Singer-songwriter Rachael Yamagata was born in Arlington and went to high school at Holton-Arms in Bethesda. Now based in Woodstock, New York, she returned to Maryland to record her most recent full-length album, 2011's bluesy Chesapeake. The album was recorded at a studio built inside a Chesapeake Bay house owned by her producer, John Alagia.
"That record was my first release as an independent artist and it goes down among all who were involved as one of the most fun recording experiences ever," she writes in an email. "I think you can hear the energy and freshness through the recording--an 'at last' feeling that happens after a breakthrough."
Chesapeake still has the bluesy, sultry vibe that Yamagata cultivated on her previous major-label releases, but the album has a dynamic brightness that was missing on earlier tracks. Yamagata's husky voice smolders on "Starlight," while "You Won't Let Me" begins and ends with her on piano and has a gorgeous full-band arrangement in the middle.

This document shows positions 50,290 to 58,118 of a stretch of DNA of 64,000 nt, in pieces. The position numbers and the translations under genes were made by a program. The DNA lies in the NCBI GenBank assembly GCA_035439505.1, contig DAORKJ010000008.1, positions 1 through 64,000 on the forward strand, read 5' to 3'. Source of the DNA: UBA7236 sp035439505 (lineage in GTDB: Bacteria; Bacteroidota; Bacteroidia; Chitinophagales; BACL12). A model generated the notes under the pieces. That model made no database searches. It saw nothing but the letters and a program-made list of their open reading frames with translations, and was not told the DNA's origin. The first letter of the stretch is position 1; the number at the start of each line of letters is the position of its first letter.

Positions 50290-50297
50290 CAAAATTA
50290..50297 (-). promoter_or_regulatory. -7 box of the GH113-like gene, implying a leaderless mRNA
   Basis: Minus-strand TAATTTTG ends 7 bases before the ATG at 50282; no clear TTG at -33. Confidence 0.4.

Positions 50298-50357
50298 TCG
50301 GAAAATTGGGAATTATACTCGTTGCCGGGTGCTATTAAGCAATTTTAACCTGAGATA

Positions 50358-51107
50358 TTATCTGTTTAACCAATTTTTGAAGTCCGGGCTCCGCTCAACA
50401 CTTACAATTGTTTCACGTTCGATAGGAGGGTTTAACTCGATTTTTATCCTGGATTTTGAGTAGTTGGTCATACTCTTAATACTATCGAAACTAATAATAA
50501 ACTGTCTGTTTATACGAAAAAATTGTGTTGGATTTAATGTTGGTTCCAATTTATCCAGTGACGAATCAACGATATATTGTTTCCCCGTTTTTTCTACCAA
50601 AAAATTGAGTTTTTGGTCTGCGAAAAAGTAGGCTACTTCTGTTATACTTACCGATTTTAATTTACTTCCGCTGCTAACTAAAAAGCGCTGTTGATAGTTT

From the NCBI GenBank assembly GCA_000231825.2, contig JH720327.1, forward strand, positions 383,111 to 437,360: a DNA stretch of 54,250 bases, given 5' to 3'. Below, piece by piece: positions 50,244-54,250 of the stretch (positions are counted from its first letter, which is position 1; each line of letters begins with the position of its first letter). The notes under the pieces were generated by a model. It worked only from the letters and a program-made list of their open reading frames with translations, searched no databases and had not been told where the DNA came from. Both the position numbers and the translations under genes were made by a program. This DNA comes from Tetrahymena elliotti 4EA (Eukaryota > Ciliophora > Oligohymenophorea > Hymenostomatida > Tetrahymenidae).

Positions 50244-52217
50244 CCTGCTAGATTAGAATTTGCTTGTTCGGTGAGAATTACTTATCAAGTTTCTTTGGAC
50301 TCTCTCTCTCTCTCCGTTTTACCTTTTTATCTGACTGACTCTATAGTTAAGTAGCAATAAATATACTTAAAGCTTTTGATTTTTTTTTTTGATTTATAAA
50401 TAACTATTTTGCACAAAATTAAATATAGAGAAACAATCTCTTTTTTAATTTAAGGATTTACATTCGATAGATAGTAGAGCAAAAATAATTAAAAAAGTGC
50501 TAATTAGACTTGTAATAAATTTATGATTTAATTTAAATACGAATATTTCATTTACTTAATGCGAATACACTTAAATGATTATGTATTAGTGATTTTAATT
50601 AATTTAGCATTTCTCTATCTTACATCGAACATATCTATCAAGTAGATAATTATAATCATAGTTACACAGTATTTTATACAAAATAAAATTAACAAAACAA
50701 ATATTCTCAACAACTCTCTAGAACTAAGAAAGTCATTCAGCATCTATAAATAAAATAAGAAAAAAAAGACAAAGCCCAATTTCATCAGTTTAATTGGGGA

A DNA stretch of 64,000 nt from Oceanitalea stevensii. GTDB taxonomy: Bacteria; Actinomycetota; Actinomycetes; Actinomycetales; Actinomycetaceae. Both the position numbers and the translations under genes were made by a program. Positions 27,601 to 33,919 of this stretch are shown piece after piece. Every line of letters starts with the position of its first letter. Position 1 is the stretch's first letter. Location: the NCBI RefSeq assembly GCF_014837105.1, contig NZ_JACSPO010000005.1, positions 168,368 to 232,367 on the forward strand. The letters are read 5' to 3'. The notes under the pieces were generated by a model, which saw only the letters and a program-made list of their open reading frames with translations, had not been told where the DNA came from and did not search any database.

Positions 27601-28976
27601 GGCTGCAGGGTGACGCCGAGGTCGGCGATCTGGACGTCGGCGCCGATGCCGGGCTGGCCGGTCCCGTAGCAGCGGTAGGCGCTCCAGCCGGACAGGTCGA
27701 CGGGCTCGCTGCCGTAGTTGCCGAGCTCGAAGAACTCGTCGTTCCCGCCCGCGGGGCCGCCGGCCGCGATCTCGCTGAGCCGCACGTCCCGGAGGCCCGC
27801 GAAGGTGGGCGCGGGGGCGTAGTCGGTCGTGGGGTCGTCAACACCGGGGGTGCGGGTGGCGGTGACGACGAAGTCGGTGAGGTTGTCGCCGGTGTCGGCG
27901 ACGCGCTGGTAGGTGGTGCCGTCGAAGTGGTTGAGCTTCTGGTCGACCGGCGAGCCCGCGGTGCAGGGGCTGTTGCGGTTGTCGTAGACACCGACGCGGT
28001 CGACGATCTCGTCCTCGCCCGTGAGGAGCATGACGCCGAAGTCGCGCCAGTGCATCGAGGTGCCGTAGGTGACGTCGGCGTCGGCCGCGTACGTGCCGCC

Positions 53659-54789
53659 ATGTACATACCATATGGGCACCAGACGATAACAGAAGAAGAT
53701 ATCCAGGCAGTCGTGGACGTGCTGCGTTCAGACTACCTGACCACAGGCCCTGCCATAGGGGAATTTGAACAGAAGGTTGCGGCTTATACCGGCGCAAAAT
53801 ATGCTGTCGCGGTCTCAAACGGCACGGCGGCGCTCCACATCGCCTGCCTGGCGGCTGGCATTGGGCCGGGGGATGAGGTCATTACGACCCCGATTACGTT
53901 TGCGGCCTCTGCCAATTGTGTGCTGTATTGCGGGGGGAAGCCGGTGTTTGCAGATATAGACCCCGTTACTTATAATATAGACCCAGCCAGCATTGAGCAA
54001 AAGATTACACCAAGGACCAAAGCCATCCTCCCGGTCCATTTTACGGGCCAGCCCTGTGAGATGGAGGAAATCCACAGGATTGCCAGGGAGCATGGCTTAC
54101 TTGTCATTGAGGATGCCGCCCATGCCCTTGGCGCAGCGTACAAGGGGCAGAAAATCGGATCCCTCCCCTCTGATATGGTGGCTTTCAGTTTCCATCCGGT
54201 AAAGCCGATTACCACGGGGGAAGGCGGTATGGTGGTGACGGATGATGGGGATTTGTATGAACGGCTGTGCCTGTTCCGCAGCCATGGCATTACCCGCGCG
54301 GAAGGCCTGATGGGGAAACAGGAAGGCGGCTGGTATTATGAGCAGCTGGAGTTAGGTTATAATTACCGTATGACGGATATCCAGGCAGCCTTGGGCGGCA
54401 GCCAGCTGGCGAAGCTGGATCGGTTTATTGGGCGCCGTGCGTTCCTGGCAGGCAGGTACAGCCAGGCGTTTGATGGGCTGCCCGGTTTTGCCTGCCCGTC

Sofar Sounds has a shaky history in Washington. Three years ago, the community of pop-up concerts hosted a few shows here before shutting down. In January, DC native Fitz Holladay brought the concerts back. But after a handful of gigs, Sofar Sounds went on hiatus again.
Now the concerts are back for a third run--hopefully for good this time. On November 12, Holladay hosts his first concert in five months, and he's planning to make this gig better than ever.
Getting more than 5,000 animals to cooperate for portraits is no easy task, but for National Geographic photographer and wildlife conservationist Joel Sartore, it was a worthy cause.
His hard work will be featured in Photo Ark, a new exhibition opening Thursday at the National Geographic Museum. Centered around Sartore's efforts to photograph captive and endangered species before they disappear, the exhibition symbolizes the photographer's desire to preserve biodiversity. "We're on track to lose half of all species [at] the turn of the next century if we don't start being more responsible and better stewards of our planet," he says.
THURSDAY, NOVEMBER 5